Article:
Hyderabad: Bhongir outside Hyderabad has one of the largest exposed portions of a batholith in the world, which has rich archaeological significance. Batholiths are large geological formations of rocks created from cooling of magma.
Dr J. Rantakar of Osmania University’s geology department said the hill on which the Bhongir fort is located is an exposed part of a batholith designated as Eastern Dharwar Craton. It’s 2.5 to 2.7 billion years old. Such hills are exposed after billions of years of erosion.
He said the craton extends thousands of square kilometers beneath the earth’s crust, covering districts in Karnataka, Tamil Nadu, Telangana, and Maharashtra and shares boundary with the Eastern Ghats in Andhra Pradesh.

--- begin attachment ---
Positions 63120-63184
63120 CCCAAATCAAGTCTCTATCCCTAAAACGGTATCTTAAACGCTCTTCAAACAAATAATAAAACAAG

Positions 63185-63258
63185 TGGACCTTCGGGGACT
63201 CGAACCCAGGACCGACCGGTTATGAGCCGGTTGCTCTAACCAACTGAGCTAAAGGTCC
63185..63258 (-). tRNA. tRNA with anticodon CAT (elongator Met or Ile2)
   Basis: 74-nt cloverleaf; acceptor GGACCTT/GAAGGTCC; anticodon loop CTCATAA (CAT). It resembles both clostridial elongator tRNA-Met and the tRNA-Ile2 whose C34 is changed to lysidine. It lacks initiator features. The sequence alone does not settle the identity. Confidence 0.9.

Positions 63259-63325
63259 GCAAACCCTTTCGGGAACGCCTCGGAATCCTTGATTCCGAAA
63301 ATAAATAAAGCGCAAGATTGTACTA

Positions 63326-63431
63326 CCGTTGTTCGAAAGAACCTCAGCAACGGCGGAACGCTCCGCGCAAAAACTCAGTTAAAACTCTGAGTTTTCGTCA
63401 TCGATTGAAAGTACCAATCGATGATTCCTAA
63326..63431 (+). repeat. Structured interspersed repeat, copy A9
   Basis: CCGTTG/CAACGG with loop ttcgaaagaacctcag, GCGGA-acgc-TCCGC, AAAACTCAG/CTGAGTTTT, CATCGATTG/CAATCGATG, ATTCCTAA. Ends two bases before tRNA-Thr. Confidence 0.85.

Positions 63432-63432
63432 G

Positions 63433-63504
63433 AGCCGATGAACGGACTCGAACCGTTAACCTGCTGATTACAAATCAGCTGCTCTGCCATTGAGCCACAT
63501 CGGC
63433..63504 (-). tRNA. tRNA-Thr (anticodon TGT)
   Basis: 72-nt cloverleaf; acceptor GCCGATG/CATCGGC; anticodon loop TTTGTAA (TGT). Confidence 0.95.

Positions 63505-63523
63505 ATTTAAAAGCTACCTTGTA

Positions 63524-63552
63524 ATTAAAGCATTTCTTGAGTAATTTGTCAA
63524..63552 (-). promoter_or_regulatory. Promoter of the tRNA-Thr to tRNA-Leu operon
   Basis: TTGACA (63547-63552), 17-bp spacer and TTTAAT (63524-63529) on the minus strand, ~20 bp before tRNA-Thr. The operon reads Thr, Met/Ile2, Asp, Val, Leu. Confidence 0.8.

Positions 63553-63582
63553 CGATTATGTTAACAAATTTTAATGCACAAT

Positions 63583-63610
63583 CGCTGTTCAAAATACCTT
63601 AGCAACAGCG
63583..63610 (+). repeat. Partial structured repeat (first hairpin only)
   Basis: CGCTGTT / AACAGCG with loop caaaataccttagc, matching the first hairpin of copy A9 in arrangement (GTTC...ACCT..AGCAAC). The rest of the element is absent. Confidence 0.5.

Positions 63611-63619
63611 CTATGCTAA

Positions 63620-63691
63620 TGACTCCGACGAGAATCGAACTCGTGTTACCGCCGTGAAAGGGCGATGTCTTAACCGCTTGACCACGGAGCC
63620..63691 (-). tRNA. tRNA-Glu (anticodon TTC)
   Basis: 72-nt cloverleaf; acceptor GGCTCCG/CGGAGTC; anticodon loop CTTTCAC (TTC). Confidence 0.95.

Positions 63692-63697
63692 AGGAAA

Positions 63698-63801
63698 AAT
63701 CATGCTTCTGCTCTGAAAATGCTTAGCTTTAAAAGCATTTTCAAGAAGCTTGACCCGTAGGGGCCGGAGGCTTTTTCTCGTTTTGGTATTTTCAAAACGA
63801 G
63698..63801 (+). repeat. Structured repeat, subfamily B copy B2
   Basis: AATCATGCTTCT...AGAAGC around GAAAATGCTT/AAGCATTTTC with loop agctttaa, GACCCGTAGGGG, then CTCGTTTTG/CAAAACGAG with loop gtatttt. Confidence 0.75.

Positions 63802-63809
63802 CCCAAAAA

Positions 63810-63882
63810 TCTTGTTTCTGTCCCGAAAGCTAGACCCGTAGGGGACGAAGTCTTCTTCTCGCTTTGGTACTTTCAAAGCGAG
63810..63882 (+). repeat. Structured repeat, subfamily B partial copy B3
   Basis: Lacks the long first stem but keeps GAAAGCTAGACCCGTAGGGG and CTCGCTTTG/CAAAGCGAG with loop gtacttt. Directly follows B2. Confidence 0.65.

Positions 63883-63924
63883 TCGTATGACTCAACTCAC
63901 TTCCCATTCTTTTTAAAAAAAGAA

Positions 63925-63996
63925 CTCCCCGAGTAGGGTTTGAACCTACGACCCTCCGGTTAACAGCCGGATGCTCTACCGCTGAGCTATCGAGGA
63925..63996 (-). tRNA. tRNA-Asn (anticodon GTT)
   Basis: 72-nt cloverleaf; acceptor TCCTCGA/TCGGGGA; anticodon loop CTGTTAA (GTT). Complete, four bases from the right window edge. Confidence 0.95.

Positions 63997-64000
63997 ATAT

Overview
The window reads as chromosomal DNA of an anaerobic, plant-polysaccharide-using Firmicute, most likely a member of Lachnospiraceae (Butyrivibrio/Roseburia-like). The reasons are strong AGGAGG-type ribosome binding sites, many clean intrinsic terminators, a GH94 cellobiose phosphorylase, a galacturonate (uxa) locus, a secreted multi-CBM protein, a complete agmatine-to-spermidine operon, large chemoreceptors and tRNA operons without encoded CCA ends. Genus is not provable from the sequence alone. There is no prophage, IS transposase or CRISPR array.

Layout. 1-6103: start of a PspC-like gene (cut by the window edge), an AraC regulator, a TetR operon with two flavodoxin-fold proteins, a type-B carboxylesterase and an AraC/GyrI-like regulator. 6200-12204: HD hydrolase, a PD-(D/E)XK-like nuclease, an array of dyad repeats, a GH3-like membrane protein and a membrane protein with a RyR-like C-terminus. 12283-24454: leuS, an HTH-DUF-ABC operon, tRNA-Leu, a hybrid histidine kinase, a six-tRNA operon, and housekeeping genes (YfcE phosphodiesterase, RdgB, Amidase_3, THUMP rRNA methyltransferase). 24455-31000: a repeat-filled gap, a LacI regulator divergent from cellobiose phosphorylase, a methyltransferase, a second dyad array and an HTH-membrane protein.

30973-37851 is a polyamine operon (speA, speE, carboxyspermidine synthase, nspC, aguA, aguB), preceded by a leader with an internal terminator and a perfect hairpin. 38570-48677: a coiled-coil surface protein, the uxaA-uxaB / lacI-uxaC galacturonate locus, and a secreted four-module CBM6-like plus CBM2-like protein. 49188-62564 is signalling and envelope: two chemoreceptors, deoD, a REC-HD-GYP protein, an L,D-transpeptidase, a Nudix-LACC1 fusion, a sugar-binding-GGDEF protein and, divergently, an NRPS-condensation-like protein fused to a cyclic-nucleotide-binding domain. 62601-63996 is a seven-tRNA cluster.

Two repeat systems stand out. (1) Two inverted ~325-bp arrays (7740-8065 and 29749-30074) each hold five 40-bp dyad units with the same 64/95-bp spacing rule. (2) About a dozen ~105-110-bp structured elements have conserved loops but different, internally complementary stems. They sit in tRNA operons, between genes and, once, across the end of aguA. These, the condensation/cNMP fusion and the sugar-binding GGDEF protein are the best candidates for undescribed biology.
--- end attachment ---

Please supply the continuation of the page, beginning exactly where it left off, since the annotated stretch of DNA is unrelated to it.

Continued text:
A search on the Internet will yield many results for the term ‘batholith’, including some exposed portions of batholith with high touristic value like Uluru in Australia, a Unesco World Heritage Site.
The Uluru formation is sometimes listed as the largest in the world. However, the batholith at Bhongir is 388 feet taller, at 1,410 feet with a circumference of 9.63 km. It rarely finds mention.
Mr D. Satyanarayana, a historian from the city who recently released a coffee table book on Bhongir, said, “Apart from being one of the largest exposed batholith portions in the world, the hill has a rich history. It was occupied by humans as long back as 3,000 years ago, during the Mesolithic Age.
A temple built by them still exists there. A petroglyph at the temple which represents the universe, also known as Bhuvana, is the real reason why the place is known as Bhuvanagiri and not because of the Tribhuvanamalla king as many believe. The fort was built around 5th Century AD.”